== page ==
Chris appeared live as Frank as well as on Saturday morning kids’ shows like Motormouth and in the comic, Oink! He worked with a few people who later became famous such as Mark Radcliffe (interviewed here, before his recent illness), Caroline Aherne and Jon Ronson. Ronson later wrote a book about his time with Sievey, which later became the 2014 Michael Fassbender film, Frank.
He was never hugely famous himself, despite once introducing Bros (at the height of the short-lived ‘Brosmania’ era) at Wembley stadium. He played songs and told jokes, appearing with a ventriloquist’s dummy made in Frank’s image called ‘Little Frank’. He was often not very funny and his songs were often not good.

Despite this, it’s hard not to be won over by the warmth of this affectionate tribute to Sievey (who died in 2010, aged just 54) from director Steve Sullivan. There was certainly a dark side to Sievey: his success with Frank Sidebottom came only after years of persistent failed attempts to launch his own music career notably with band, The Freshies. A song called, ‘I’m In Love With The Girl On The Manchester Virgin Megastore Checkout Desk’ came closest to success. Like Sidebottom, he seems to have been possessed by a child-like optimism and a naivety about such things as paying taxes and bills which must have made him very hard to live with. He seems to have grown to resent the fact his only real fame was achieved through a made-up character. No joke intended, but he also seems to rather have let the success he did have as Frank Sidebottom go to his head.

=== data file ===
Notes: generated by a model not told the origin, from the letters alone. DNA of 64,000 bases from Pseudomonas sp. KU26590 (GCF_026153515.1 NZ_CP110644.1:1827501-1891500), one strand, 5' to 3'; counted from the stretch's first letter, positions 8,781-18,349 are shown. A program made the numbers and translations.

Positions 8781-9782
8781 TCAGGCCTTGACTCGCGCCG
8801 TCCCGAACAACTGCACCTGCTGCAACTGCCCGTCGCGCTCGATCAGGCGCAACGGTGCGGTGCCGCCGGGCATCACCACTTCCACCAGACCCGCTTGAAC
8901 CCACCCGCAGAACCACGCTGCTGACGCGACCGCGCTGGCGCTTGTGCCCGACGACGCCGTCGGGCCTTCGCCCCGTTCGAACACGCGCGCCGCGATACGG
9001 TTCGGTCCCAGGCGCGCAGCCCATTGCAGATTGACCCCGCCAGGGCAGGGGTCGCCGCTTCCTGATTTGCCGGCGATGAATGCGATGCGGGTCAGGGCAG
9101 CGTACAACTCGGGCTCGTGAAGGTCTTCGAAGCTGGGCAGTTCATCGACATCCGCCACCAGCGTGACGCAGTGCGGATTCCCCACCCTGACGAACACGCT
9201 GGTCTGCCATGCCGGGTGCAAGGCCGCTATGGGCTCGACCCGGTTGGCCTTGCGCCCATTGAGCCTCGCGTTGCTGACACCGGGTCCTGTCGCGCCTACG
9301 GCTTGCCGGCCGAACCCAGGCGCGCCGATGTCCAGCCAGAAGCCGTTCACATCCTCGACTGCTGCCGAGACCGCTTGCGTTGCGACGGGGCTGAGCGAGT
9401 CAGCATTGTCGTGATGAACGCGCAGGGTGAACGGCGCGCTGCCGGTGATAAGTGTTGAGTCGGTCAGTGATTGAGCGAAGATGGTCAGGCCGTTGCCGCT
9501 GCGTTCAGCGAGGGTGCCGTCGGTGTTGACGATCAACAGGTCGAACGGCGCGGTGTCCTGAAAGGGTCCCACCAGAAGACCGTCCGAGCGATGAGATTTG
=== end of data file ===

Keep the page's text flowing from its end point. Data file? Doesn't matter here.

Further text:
Supported by interviews from fans like poet John Cooper Clarke and comics Ross Noble and Johnny Vegas as well as Chris’s son, Harry, who was subsequently tragically killed in a cycling accident in 2017, this is a first class documentary about a minor popular culture icon who deserves to be remembered.

General Election memories 3: 1987

(FILES) - A picture dated Ocotber 13, 19

Peterborough, June 11th 1987

The Tories seemed to be doing rather well in 1987. Mrs Thatcher had beaten the unions, the Wets and the Argentines. She now seemed set to do the same for her third Labour electoral opponent, Neil Kinnock just as she had thwarted both Jim Callaghan and Michael Foot before. The economy was enjoying a brief economic boom. Thatcher, apparently invincible but not yet obviously unstable, looked unstoppable. The NHS, crime and homelessness figures were all far worse than they had been, but no one was worrying about this then.